One start-up has designed a device that lets pets and their owners play together, even when they're apart.
Petcube co-founder Yaroslav Azhnyuk says, "We're on a mission to improve pet owners' lives with technology."
Azhnyuk along with Alex Neskin and Andrey Klen co-founded Petcube in 2013. The inspiration came from Neskin's pet Chihuaha, who would bark incessantly when he was left home alone. In an effort to create a distraction for his dog, Neskin created the Petcube Camera, an aluminum cube-shaped apparatus that sits on a flat surface and allows pet owners to watch, talk and play with their pets from their smartphone.
The device features a wide-angle camera, a microphone, a speaker and a built-in laser pointer. It plugs into the wall and can connect to a home Wi-Fi network. Users are then able to interact with their pets through the free Petcube app, which is available on iOS and Android platforms. The app allows owners to activate a laser beam within camera range to engage their furry friend.
Petcube owners also have the option to share access to their camera with friends, family or anyone registered within the Petcube network.
The device retails for $199 on the company's website and is also available through Amazon.com, Best Buy and Brookstone.
Veterinarian Dr. Katy Nelson, who hosts "The Pet Show With Dr. Katy," wondered how Petcube justifies its $199 price tag, noting that other pet products on the market offer similar capabilities for less. These products include the PetPace Collar, which monitors a pet's vitals and the DogTelligent Connected Collar which tracks a dog's location and includes built-in speakers.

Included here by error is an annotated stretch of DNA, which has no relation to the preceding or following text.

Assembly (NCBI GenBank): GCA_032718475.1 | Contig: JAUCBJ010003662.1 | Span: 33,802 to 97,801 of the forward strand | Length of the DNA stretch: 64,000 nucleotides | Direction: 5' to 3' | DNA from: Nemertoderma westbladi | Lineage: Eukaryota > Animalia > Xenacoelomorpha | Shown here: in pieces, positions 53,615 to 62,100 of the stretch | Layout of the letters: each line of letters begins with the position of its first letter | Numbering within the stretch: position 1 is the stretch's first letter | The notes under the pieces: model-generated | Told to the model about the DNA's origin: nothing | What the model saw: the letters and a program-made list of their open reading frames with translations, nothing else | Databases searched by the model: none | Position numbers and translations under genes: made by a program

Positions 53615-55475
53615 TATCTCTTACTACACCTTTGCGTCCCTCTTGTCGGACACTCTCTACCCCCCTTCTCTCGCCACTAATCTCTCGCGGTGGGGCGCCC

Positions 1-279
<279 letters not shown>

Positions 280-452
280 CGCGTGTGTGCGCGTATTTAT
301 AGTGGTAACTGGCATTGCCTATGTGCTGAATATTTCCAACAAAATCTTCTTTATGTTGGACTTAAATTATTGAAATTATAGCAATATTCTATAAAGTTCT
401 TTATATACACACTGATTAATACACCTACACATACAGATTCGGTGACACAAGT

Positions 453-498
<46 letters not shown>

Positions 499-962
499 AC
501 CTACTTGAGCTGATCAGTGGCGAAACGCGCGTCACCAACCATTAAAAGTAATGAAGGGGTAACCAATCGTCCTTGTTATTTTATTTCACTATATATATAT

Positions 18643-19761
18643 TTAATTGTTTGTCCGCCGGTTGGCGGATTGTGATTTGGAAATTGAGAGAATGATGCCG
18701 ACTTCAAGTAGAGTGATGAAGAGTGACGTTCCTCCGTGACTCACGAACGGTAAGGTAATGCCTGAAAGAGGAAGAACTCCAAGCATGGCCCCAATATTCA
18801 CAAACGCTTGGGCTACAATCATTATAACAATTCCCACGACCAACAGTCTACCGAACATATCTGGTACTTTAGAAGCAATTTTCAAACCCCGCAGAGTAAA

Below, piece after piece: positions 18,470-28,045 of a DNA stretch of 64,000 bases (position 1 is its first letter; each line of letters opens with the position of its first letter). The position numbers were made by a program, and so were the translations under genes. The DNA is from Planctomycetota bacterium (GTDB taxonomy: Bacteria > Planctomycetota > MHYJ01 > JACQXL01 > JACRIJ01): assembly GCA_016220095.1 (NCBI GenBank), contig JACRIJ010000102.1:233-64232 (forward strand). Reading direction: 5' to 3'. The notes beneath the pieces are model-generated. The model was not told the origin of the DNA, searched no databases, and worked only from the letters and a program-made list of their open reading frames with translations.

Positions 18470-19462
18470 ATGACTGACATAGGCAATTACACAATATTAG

But Azhnyuk insists the Petcube is not expensive. "This is a pretty average price point for a home surveillance camera at this point. And this actually saves you a lot of energy and a lot of nerves, so I think it's totally doable," said Azhnyuk.
Alicia Syrett, a board member of the New York Angels, said she's concerned about how the company would be able to combat negative product reviews about the unit's poor connectivity and low picture quality.
Azhnyuk said because the company was eager to deliver the product to backers during its Kickstarter campaign, it sent devices out prematurely, while they still had kinks. He told CNBC that most of those issues have been fixed, adding that, "We just had our Vine/Amazon review program and we had great reviews from Amazon-certified Vine reviewers. So I'm pretty sure that if you buy Petcube now, your experience will be mostly flawless."
Since its launch in July 2013, the start-up has raised $1.17 million in funding from SOS Ventures, Almaz Capital, and AVentures Capital as well as crowdfunding via Kickstarter. The company would not disclose its profitability, but did tell CNBC that it had hit $1 million in online sales.
San Francisco-based Petcube has 30 full-time employees.